My sisters and I were mermaids. Swimming in the neighborhood pool, our long brown hair swirled about us as we held our noses and peered at the twinkling surface from underwater. Our “fins”, created by crossing one little foot over the other, flipped water into the air as we sat languidly and glamorously upon the concrete steps leading into the pool. My sisters and I gave ourselves mermaid names, often changing them with every trip to the pool, although I consistently chose “Pearl” as my moniker. After marrying our respective handsome human princes, we miraculously grew legs and wrapped our prune-like bodies in warm towels, admiring how the chlorine made everything we looked at brighter, shinier, and more wondrous.
Last week, inspired by my five-year-old mermaid self, I trekked to the campus pool. Still, even as an experienced swimmer, I stepped carefully into the chilled water and began to slowly stroke to the other end with some trepidation. As I stroked, I closed my eyes, easing myself into the smoothness of the water. After a few yards, my body tightened up and streamlined as I glided through the blueish water, morphing me into Pearl the mermaid. Pearl the mermaid lives in mermaid land, where no pesky exams or essays exist, no nagging boyfriends can frustrate her; absolutely no realities can weigh her down. Free as the fish in the sea, weightless, every single thing disappears, one at a time, with each taut but gentle kick of my feet and graceful but powerful pull of my arms. When I turned over onto my back and swiftly reached farther and farther behind me and as I stroked, I envisioned that when my hands lightly splashed the surface, I sliced out the negative energy surrounding me. As Pearl, my enchanting mermaid powers defeated my incessant perfectionism. In my watery, chlorinated castle, I am beautiful and I do beautiful things. I have no need to lose weight or wear makeup or do anything to alter my gorgeous, sexy mermaid self; I don’t need to worry about my grade point average or the test tomorrow or finals. My head clears, my eyes awaken, and my heart beats electric.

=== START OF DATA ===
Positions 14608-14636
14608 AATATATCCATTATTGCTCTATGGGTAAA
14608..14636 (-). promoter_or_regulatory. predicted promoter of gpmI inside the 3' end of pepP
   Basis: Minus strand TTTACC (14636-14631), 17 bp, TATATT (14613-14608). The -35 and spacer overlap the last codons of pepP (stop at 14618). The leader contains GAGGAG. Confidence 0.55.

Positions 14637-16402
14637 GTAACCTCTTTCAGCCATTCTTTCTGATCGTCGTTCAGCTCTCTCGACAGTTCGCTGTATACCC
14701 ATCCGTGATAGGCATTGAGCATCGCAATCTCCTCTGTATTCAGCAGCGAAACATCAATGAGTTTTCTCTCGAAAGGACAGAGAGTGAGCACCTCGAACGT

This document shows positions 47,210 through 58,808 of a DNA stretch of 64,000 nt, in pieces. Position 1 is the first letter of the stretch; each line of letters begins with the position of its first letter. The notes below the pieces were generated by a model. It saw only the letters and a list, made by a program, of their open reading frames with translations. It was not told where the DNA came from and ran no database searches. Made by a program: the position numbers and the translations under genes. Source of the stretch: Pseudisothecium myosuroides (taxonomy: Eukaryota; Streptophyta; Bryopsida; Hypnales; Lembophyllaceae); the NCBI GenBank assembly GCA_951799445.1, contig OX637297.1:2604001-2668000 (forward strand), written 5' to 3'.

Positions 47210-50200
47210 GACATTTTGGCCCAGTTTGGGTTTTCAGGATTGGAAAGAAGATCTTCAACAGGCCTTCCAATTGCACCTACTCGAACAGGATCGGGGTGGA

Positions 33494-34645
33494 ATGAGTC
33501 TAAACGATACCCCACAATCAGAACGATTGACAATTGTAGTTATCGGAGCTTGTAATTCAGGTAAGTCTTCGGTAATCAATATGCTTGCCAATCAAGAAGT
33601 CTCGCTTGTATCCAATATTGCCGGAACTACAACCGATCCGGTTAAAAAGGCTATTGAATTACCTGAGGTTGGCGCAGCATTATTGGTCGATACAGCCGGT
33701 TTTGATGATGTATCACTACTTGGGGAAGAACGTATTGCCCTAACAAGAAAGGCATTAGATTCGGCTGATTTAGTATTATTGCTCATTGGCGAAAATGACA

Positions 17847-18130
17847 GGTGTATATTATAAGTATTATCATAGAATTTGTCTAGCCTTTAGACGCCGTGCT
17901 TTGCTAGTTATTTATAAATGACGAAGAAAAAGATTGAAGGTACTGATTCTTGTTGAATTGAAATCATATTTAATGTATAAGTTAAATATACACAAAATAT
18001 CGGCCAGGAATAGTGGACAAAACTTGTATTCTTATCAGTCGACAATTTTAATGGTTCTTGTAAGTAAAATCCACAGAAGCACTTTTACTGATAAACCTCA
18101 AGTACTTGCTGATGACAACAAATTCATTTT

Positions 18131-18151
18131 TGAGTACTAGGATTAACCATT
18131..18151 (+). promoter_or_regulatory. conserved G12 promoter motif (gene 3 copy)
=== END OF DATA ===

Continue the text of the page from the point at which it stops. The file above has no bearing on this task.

I believe in swimming. I believe in the Zen-like and hypnotizing power swimming has over me; I believe in the way the water washes my worries away and submerges me in peace. I believe in the numerous health benefits, including resting heart rate and respiratory rate reduction, weight loss, increased circulation, high blood pressure prevention, lower risk for heart disease, and not to mention the most important – the accompanying complete and utter sense of OM for the rest of the day.
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